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Black ownership commission investigating Nokia and MTN for possible violations

Black ownership commission investigating Nokia and MTN for possible violations

MTN Group and Nokia are under investigation for the potential violation of laws dictating the ownership of companies in South Africa.

The Broad-Based Black Economic Empowerment (B-BBEE) Commission, which promotes the “effective participation of black people in [South Africa’s] economy”, is investigating the companies for potential “non-compliance with the Codes of Good Practice… relating to the B-BBEE ownership structures.”

MTN and Nokia could each face fines of as much as 10% of their annual turnover if “there are adverse findings against them”, according to the commission. In this eventuality, the companies would have 30 days to respond “before the B-BBEE Commission makes the findings final.”

With regard to MTN, the commission is aiming to establish “whether the MTN Zakhele and the MTN Zakhele Futhi B-BBEE schemes meet the requirements for black ownership elements and comply with the B-BBEE Act.”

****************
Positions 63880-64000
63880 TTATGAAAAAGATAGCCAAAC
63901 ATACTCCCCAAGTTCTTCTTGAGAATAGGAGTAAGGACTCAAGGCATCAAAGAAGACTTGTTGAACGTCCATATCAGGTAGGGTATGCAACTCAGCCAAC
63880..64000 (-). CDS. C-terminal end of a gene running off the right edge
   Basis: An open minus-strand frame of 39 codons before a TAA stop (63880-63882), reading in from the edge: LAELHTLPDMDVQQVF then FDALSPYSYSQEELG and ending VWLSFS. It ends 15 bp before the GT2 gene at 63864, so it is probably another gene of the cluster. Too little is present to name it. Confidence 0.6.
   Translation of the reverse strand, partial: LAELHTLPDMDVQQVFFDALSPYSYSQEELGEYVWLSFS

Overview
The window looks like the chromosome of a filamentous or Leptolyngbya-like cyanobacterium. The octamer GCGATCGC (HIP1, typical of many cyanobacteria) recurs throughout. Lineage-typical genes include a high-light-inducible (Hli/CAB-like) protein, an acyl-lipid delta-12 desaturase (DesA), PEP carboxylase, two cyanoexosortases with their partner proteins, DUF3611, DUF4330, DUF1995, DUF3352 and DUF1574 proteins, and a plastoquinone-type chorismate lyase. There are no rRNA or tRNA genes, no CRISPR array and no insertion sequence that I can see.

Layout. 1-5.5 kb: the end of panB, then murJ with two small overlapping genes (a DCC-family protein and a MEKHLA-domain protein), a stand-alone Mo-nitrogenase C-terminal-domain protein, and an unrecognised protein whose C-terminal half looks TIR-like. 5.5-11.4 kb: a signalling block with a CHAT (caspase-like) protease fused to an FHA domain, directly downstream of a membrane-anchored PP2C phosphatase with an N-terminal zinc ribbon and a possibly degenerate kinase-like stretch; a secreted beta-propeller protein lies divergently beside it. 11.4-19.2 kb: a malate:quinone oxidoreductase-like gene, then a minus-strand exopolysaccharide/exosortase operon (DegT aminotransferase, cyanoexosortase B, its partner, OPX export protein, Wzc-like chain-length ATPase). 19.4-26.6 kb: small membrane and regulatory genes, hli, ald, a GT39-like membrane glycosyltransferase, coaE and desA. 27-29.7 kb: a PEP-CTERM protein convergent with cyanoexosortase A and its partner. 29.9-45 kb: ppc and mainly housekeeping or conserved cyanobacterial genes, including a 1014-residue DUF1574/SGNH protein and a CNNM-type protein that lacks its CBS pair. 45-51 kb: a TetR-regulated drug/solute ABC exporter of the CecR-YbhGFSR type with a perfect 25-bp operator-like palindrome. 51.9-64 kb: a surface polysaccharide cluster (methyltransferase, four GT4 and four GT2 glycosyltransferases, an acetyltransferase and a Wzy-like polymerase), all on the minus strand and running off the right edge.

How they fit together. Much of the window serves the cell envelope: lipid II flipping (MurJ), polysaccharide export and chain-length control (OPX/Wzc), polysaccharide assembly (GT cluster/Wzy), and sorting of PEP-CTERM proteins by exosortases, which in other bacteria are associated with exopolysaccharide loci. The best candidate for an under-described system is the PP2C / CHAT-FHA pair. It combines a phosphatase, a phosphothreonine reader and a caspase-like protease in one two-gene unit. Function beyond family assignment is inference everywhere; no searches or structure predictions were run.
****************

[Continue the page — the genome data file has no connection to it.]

MTN’s Zakehele Futhi scheme is an investment vehicle launched in September 2016 which grants eligible members of the South African public the right to apply for up to 123,416,819 shares in it. It is aimed at empowering the country’s black population and replaced its similar predecessor MTN Zakhele.

In Nokia’s case, the commission wants to “determine whether the B-BBEE ownership transaction involving the employee trust and Sekunjalo Investment Limited through specific entities (resulting in 26% black ownership), and the subsequent change in black ownership (resulting in 31.28% black ownership) by Sekunjalo Investment Limited, comply with the B-BBEE Act”.

Currently, the commission is conducting probes into 17 different companies. It notes that “it is allowed to initiate an investigation on its own initiative and this often happens as a result of a tip-off.”

Companies in violation of the act face fines, while individuals can be imprisoned for up to ten years. In addition, firms can be blocked from receiving government contracts for ten years, and any existing deals they may have with state-owned entities or government departments are subject to cancellation. However, the commission can permit alternative means of resolving disputes, but has not disclosed these methods.